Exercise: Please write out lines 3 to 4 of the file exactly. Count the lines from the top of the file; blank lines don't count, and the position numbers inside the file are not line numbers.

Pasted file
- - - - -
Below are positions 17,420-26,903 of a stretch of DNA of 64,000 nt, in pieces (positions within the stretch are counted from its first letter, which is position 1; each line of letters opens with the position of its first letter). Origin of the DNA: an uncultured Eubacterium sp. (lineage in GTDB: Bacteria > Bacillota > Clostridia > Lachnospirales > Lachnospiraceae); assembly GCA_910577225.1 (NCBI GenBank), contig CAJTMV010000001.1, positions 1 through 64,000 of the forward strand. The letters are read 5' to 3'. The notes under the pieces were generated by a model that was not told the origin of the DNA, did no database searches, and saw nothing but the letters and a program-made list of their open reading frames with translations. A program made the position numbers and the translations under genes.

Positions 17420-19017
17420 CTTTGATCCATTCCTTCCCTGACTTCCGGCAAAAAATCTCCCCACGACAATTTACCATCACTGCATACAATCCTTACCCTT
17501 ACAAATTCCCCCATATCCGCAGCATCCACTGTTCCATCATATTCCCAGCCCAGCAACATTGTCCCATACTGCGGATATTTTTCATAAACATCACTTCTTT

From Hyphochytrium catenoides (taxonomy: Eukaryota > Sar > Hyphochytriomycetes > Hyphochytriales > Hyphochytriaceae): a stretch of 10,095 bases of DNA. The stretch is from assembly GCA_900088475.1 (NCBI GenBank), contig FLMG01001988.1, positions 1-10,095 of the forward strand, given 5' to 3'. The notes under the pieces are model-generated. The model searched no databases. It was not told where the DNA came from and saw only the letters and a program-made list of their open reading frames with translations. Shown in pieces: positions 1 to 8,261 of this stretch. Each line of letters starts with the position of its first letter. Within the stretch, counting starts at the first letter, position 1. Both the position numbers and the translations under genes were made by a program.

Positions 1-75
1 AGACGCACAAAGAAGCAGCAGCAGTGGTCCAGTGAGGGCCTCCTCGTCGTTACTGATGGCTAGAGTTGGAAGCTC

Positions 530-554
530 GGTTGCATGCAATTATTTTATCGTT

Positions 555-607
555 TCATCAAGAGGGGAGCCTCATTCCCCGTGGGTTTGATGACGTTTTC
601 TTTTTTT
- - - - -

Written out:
17420 CTTTGATCCATTCCTTCCCTGACTTCCGGCAAAAAATCTCCCCACGACAATTTACCATCACTGCATACAATCCTTACCCTT
17501 ACAAATTCCCCCATATCCGCAGCATCCACTGTTCCATCATATTCCCAGCCCAGCAACATTGTCCCATACTGCGGATATTTTTCATAAACATCACTTCTTT